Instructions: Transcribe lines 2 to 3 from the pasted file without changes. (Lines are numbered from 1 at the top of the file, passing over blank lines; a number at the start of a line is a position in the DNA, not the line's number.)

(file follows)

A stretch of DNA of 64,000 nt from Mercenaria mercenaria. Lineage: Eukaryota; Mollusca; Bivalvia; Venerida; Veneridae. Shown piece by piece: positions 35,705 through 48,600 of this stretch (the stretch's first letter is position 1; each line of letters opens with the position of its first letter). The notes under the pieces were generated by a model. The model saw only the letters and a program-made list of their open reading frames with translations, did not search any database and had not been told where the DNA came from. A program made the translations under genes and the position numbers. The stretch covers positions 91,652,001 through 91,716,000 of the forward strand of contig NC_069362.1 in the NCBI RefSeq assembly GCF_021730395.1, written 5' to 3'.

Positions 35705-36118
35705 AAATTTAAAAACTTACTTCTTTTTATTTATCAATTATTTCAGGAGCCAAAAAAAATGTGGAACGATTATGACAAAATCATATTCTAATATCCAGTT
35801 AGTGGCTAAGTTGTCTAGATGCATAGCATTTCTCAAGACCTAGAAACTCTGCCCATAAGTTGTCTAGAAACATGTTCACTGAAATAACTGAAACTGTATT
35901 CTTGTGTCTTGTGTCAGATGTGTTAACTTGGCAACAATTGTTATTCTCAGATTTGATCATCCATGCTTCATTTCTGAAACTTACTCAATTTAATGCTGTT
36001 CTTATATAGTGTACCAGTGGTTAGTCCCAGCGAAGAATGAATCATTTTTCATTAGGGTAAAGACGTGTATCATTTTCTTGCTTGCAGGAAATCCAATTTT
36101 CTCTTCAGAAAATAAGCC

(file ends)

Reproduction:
Positions 35705-36118
35705 AAATTTAAAAACTTACTTCTTTTTATTTATCAATTATTTCAGGAGCCAAAAAAAATGTGGAACGATTATGACAAAATCATATTCTAATATCCAGTT